Pregnancy Comes In All Shapes And Sizes
A Guest Post from Laura, Five Little Doves
Miscarriage, Stillbirth and Mental Health
Unfortunately miscarriage is not uncommon affecting around 1:6 pregnancies. 1:100 will have more than 3 miscarriages in a row. Stillbirth is much less common but happens too often. The effects of miscarriage, still birth, baby or neonatal loss can be felt deeply and have long term effects on the mental health of the mother and often the father too. With mental health evermore highlighted on the NHS agenda, this story from Laura goes some way to explain why it is crucial that we take care of mental health as well as the physical.
There is still a low level of awareness around miscarriage and stillbirth but that is set to change with the hard work charities such as SAND’s, Tommy’s and Kicks Count put in and the effort mothers like Laura put in to highlight the issue. Unsurprisingly baby loss is linked to PTSD. With increased awareness, better research, better staff training and better access to information it is hoped that we can reduce rates of baby loss and be better placed to help those who do suffer.
Over to Laura…
Tell us a little bit about you and your family.
My name is Laura, wife of one and mum of five, and we live in Lancashire where I’m a stay at home Mum. My children are Lewis, 13, Eva 5, Megan 4, Harrison 3 and Joseph who would have been 11 and yet was sadly stillborn in 2006.
Please tell us about your pregnancy / pregnancies. What complications did you experience?
Pregnancy has never been an easy ride for me, I have been pregnant 20 times over the years and lost 16 of those babies between 6 weeks and full term.
My miscarriages came as a huge surprise, especially the first at 13 weeks, and were all unexplained. My stillbirth was completely devastating, learning at full term that my son had died and again, the results were completely unexplained.
How did the miscarriages and stillbirth you experienced affect your mental health and your physical health?
Physically, it was tough. The miscarriages played havoc with my hormones and the stillbirth was excruciating, having to go through 35 hours of labour and experience all of the pain and after effects of a full term birth.
Mentally, it destroyed me. After losing Joseph I completely and utterly broke down. I was depressed, suicidal in fact, and was admitted to an eating disorders unit suffering with anorexia. Over the course of the next decade I was in and out f hospital, going through one therapy after another, never really feeling as though I was getting anywhere. It was the darkest time of my life, I’m genuinely not sure how I survived it.
Did you receive adequate support from health professionals before, during and after your pregnancy / pregnancies?
In my subsequent pregnancies I was given extra support throughout. I had CBT during my pregnancy with Eva, monitored three times a week and scanned fortnightly. I found it extremely hard to believe that she would be here safe and well, I felt as though I was simply bracing myself for the worst the whole time.
How did you find all the extra monitoring in hospital?
With hindsight I feel that it simply added to my fears. Every time I was monitored and the CTG showed a dip in the heart rate, or every scan where they questioned the growth, it fuelled my fear that something awful was about to happen. I guess had I refused extra monitoring the fear would have been equally great, I think in truth there was nothing they could do to make it easier for me. I could not relax until my babies were in my arms.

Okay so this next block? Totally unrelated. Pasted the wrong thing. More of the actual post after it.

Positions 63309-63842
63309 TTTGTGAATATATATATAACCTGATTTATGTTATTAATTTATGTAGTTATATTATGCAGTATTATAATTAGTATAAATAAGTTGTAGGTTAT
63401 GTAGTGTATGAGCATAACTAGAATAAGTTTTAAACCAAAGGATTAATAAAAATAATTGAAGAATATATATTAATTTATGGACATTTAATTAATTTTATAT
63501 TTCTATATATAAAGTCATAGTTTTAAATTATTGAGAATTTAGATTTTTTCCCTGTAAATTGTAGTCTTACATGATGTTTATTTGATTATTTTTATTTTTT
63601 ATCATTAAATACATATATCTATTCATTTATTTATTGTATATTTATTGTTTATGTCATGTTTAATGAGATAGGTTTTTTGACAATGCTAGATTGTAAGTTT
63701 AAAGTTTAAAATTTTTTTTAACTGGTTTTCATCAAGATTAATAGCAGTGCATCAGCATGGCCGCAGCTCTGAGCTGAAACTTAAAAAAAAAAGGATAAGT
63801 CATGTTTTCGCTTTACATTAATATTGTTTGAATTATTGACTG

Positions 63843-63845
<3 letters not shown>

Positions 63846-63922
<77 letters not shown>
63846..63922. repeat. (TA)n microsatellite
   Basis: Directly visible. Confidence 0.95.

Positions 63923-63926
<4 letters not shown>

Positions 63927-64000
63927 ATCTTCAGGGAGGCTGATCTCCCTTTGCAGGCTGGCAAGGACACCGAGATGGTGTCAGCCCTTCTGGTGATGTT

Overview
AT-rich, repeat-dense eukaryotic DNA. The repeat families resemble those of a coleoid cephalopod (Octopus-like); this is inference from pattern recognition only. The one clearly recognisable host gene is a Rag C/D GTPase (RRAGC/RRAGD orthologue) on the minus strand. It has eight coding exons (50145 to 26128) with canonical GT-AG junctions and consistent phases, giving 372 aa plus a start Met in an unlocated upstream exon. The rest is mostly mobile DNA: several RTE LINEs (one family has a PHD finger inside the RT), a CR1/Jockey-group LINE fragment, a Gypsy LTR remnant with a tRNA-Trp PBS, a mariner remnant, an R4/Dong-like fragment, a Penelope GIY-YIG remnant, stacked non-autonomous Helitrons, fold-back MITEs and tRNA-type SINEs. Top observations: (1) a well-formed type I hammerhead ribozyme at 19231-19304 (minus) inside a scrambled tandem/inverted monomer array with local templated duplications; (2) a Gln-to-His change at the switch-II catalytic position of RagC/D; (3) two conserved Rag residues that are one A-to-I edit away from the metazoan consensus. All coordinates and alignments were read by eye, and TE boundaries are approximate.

Did your complications impact on your birth choices? Where your birth choices ever discussed with you?
I was induced with the youngest three at 35 weeks due to concerns for their well being. Given what had happened with Joseph they didn’t want to hang around, and it wasn’t really up for discussion. I had to be monitored throughout my labour which meant I had to lie on the bed the whole time, that was something I really struggled with as it wasn’t how I had wanted my labours to go. That said, I just wanted my children here safely and by that point, I was happy to go along with anything they suggested.
How are you now?
I have good days and bad. I have times when I feel so thankful, so lucky and so happy to have four children in my arms, and I truly appreciate every moment. At the same time my heart physically aches for Joseph and the life he should have lived. I will never stop wondering who he would have been, nor feeling that life is so desperately unfair. I think something like that changes you forever and it’s a case of learning to live with it, however best you can.
In terms of the miscarriages I still cant believe that there were fifteen little babies that we never had the chance to meet. I have since had therapy for post traumatic stress which helped a little and I have regular CBT sessions when I find myself struggling a little with life.
What advice would you give to someone else going through a similar situation?
My advice would simply be, do whatever it takes to survive. There are no right or wrong answers, no set path that you must follow, no rules for grief that you must adhere to, it’s such a personal journey. Seeking out the right help is paramount, be that from a partner, a friend, a medical professional or one of the many charities offering advice and support at that time (Tommys, SANDS, Kicks count).
Read another guest post from Laura here on TalkingMums on the subject of mental health.
Follow Laura and her blog Five Little Doves